Don Lincoln

Eight is enough

CMS goes looking for particle physics events that produce eight particles produced by new physics.

How is examining a particle decay pattern like unfolding a piece of origami? A recent CMS finding reminds us that examining particle decays can be as much about what you don’t see — the folds and creases — as the result.

QCD is holding its own. Even at energies 63 percent higher compared to the LHC’s first run, the data produced during the current, second run bears out the decades-old predictions of QCD.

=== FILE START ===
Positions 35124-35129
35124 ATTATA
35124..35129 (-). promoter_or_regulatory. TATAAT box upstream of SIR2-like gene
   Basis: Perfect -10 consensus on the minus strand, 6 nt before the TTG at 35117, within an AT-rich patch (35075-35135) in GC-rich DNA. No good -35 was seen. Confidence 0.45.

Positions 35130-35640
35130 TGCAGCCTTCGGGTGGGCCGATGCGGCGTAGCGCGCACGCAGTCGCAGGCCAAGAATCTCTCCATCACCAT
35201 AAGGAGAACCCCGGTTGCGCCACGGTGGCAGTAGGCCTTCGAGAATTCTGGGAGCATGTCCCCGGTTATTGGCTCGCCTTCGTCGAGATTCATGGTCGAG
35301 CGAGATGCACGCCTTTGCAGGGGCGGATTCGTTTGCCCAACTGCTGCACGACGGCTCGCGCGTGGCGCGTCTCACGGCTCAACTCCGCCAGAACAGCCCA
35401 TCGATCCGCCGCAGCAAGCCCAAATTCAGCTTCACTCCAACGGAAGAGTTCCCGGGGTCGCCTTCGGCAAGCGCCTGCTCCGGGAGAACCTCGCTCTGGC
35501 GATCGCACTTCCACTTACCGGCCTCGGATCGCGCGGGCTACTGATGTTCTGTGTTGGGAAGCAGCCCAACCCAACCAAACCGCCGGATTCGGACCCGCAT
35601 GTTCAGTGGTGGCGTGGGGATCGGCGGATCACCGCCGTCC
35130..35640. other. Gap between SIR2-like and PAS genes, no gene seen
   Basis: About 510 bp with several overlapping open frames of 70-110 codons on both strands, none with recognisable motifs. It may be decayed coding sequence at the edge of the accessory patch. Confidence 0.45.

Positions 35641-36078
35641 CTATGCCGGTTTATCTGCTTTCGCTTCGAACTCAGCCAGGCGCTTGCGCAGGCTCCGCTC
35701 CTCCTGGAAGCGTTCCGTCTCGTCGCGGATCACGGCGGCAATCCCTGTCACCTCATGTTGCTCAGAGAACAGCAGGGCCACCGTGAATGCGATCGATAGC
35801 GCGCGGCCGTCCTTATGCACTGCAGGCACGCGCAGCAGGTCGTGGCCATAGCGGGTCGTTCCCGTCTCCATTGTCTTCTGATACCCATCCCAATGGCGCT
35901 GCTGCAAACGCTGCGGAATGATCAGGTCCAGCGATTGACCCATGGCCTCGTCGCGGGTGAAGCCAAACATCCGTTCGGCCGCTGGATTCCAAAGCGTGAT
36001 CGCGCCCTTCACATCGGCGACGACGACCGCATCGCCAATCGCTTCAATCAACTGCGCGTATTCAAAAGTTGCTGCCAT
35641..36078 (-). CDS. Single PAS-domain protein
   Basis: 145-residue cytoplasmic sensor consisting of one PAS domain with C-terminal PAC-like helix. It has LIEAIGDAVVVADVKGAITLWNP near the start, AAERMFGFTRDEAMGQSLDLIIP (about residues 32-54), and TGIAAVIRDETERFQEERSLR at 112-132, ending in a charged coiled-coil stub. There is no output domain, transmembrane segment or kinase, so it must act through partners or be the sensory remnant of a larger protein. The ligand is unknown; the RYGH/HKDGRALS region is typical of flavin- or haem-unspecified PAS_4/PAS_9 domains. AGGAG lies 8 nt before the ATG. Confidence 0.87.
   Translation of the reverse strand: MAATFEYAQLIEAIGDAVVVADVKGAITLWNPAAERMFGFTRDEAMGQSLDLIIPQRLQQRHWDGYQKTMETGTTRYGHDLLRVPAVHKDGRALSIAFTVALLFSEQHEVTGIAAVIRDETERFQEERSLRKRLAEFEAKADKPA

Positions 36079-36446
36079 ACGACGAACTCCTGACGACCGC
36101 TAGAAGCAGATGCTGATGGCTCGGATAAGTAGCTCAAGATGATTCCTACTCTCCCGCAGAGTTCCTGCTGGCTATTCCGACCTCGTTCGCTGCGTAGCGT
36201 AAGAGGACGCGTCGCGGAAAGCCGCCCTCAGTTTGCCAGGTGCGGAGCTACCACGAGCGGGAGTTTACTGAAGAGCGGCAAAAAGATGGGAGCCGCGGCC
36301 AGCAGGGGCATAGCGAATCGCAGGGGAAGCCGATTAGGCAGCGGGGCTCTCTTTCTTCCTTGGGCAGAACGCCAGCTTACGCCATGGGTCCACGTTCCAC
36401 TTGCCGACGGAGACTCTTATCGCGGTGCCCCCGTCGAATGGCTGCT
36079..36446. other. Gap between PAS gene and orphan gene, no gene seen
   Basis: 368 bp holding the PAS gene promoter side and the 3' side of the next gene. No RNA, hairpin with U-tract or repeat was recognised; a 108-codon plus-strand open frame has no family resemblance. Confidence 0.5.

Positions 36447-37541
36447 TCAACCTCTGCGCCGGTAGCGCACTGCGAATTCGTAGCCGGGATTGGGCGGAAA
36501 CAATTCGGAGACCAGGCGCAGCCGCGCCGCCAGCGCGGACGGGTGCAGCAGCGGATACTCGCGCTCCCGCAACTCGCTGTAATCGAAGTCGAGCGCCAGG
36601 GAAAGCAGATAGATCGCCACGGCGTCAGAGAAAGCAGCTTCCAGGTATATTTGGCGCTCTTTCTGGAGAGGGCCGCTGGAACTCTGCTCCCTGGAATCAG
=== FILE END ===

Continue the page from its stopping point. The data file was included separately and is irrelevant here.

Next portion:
The particles resulting from collisions of lead nuclei with protons at the LHC allow scientists to explore possible novel nuclear matter.

In their search for dark matter, CMS scientists invented new measurement variables, called razor variables, to enhance their capability to identify events containing dark matter.

Busy bees

CMS scientists look for four b‘s — bottom quarks that might point the way to Higgs boson pairs.

Looking forward

Which directions do postcollision electrons take at the Large Hadron Collider, and how often do they go one way versus another? The answer gives a way to probe electroweak theory.

CMS goes looking for unparticles and dark matter, studying events in which a Z boson was created, as well as undetected energy that would be the signal of either a dark matter particle or unparticle escaping.